Hefty weather-driven natgas cash gains at eastern points were unable to counter broad losses at a majority of market points in Tuesday's trading.
Firm pricing at Appalachia and the Eastern Seaboard was overwhelmed by soft Rockies, California, Midcontinent, Midwest and Louisiana pricing. The NGI National Spot Gas Average shed 3 cents to $2.53.
Futures had difficulties of their own as a modest weakening of current pervasive heat along with some fund and managed account selling managed to push futures to double-digit declines. At the close September had dropped 13.3 cents to $2.615 and October was lower by 12.0 cents to $2.659. September crude oil fell 25 cents to $42.77/bbl.
Futures traders were forced to adjust their estimates of support and resistance. "We are now looking at $2.55 on the downside and you might get some resistance at $2.75 on the upside. Volume was 189,000 contracts and that's pretty big for natural gas," said a New York floor trader.
"Fund selling is likely in play given that the market fell as much as it did. The other [petroleum] markets were not as low compared to the natgas. Today was all about the natgas," he said.
Others see a glimmer of technical hope. "We have been cautiously bullish for some time and that has served us better than not," said Elaine Levin, vice president at Powerhouse LLC, a Washington DC-based trading and risk management firm.
"On a weekly basis $2.60 is support, and every time we have come down to the bottom of this range we have seen some buying come in. Today's trading had a little different feel since we took out Monday's low so aggressively and traded down so hard.
"As a bull, I am not happy with today's action at all,” she added. “If it is going to hold it should hold here but Mr. Elliott says that it could go another dime lower and still be corrective. I don't think you want to see this market go below $2.50. If we are going to get one more push up, the charts are saying this is our last hurrah."
Near-term market strength has been predicated largely on temperature forecasts. WSI Corp. in its Tuesday morning 11- to 15-day outlook showed a slight moderation in cooling requirements. "Above average period anomalies are forecast across a good portion of the West, as well as portions of the East and Northeast. The central and southern states will end up near to slightly cooler than average. [Tuesday's] forecast is a little cooler across the southern half of the nation and a touch warmer over the northern tier. CONUS PWCDDs are down 1.4 for days 11-14 to 56.8 for the period.
"The forecast could deviate in many directions, but downside risks are placed over the central and southern U.S. at this time. The West, mainly the Northwest could run warmer."
Traders see large spec accounts willing to play the short side of the market based on less weather-driven demand going forward. "Nearby futures have declined by about 14 cents or roughly 5% since Thursday's close as large non-commercial entries are aggressively re-entering the short side with the help of expected temperature moderation," said Jim Ritterbusch of Ritterbusch and Associates in a Tuesday morning note to clients.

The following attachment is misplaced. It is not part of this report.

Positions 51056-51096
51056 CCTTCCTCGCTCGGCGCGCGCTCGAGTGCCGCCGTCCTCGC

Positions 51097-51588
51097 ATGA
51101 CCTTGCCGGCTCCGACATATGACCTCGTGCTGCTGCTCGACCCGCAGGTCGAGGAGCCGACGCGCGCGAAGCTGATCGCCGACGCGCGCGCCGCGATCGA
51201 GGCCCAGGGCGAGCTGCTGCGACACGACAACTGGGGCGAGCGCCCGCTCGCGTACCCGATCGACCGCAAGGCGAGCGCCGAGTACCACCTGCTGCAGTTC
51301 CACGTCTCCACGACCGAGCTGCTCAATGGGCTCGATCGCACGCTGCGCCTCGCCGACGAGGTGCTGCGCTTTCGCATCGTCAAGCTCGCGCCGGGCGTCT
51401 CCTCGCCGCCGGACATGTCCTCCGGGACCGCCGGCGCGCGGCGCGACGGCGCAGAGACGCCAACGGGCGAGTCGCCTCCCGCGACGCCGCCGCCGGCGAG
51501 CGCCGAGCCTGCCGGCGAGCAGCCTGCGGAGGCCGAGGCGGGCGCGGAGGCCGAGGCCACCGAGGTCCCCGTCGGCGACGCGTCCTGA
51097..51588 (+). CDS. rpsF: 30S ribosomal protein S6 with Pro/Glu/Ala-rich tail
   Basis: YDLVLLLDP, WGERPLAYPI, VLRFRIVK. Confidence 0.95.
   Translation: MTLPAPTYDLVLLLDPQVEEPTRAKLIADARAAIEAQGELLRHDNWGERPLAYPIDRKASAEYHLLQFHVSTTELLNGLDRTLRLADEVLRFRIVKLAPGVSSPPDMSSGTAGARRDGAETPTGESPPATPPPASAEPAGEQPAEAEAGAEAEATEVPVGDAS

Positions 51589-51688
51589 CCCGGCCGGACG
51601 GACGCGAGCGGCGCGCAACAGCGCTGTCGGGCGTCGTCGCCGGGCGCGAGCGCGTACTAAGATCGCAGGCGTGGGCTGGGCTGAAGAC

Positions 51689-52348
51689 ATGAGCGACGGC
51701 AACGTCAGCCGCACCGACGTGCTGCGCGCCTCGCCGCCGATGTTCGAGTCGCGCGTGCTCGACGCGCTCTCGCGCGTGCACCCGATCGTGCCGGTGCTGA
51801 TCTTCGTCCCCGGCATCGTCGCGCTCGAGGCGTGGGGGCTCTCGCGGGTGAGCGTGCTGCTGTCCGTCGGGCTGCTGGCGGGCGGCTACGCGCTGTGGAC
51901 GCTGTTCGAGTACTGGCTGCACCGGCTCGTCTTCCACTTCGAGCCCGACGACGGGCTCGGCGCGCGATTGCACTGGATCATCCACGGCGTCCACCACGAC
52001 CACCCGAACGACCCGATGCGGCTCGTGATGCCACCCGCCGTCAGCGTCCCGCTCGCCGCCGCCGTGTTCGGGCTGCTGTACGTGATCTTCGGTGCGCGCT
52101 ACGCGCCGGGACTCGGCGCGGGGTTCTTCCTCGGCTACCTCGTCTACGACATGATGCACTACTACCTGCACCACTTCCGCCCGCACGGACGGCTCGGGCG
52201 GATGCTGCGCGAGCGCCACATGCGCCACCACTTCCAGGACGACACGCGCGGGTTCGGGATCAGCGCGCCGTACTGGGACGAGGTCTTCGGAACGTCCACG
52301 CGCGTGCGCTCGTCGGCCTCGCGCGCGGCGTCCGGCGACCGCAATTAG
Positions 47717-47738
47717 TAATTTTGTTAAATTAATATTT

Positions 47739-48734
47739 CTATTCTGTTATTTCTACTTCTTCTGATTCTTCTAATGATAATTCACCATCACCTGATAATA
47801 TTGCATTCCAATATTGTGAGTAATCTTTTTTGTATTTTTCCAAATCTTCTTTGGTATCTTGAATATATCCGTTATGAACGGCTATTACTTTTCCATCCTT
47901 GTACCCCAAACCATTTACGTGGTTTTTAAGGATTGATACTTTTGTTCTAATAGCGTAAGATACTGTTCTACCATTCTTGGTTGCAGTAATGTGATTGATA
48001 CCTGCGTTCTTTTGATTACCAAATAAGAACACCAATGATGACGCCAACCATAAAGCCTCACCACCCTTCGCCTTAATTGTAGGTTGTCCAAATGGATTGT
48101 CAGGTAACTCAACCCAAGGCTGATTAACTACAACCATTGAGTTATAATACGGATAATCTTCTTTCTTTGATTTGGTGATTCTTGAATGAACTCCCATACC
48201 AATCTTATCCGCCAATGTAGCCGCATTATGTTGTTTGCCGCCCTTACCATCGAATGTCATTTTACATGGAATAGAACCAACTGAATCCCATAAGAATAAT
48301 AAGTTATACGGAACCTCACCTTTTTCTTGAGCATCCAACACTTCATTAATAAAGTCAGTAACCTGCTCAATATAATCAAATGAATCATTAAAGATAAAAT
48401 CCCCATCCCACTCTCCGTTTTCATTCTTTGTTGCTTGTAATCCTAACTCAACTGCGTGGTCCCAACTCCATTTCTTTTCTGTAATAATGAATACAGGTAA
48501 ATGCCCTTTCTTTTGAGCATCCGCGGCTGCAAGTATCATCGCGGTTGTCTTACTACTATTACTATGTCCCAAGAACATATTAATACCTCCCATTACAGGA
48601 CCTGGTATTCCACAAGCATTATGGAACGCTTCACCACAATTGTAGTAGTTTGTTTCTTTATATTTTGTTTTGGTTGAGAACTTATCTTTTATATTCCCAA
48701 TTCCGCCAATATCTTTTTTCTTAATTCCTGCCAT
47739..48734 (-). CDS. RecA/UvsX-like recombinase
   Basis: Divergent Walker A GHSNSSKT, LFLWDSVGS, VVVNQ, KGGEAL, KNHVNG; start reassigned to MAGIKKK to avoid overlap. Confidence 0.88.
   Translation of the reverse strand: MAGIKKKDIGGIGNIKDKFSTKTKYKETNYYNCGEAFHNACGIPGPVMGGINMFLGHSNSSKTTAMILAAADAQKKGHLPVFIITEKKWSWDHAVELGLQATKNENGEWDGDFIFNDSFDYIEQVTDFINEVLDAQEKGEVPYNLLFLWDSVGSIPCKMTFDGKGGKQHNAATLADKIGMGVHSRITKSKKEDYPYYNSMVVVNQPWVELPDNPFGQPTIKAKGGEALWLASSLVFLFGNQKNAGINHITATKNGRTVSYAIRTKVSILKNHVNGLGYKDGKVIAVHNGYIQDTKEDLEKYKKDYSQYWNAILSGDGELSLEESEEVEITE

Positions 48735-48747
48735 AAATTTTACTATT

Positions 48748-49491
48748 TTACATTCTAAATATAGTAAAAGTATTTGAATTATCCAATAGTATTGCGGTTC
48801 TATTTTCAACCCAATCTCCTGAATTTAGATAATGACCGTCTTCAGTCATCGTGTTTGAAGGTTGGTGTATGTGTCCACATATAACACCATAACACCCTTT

"Although no below normal trends are in evidence other than small pockets in the southern region, traders appear to be focusing on only minor deviations toward the warm side that could prove capable of boosting storage injections appreciably through the balance of this month's EIA releases,” said Ritterbusch. “We look for Thursday's EIA report to show an upsized supply build of about 28 Bcf relative to last week's surprising 6 Bcf draw. And apparently the market is pricing in further increases as this month proceeds. In the background, production is coming in stronger on a year-over-year basis than previously expected as the summer upswing in oil rig counts is beginning to translate to some gains in associated gas production.
"At the same time, electric generation demand appears to be showing continued impact off of utility switching toward the lower priced coal. At the end of the day, the updated temperature forecasts appear to be shifting some perceptions back toward an end of season supply of around 4 Tcf that would represent a record stock. And while some divergence appears to be developing between this week's price selloff and a continued stout spread curve, we see limited possibility of sustainable inversion in the front switch short of a major storm event into the GOM."
In physical trading eastern points showed some modest strength as next-day power prices advanced. Intercontinental Exchange reported that on-peak power Tuesday at ISO New England's Massachusetts Hub jumped $7.12 to $44.67/MWh and on-peak power at the PJM West terminal rose $5.85 to $40.65/MWh.
Next-day deliveries of gas bound for New York City on Transco Zone 6 gained 18 cents to $2.12, and packages on Transco Zone 6 non-NY North rose by 16 cents to $2.05.
Marcellus points were mostly firm. Gas on Dominion South rose 3 cents to $1.30, and deliveries to Tennessee Zn 4 Marcellus gained 3 cents as well to $1.27. Gas on Transco-Leidy Line was quoted flat at $1.30.
Uncomfortable weather conditions were forecast for the East. AccuWeather.com predicted New York City's Tuesday high of 86 would ease to 84 Wednesday, but that translated to a 95 heat index. Thursday's high was expected at 89, 6 degrees above normal. Washington DC's 82 high on Tuesday was seen rising to 93 Wednesday, but that equates to a 103 heat index. On Thursday the high was predicted at 91, 3 degrees above normal.
Major market hubs eased. Gas at the Chicago Citygate fell a couple of pennies to $2.72, and gas at the Henry Hub changed hands at $2.75, 8 cents lower. Deliveries to El Paso Permian skidded 9 cents to $2.62, and gas priced at the SoCal Citygate fell 15 cents to $2.77.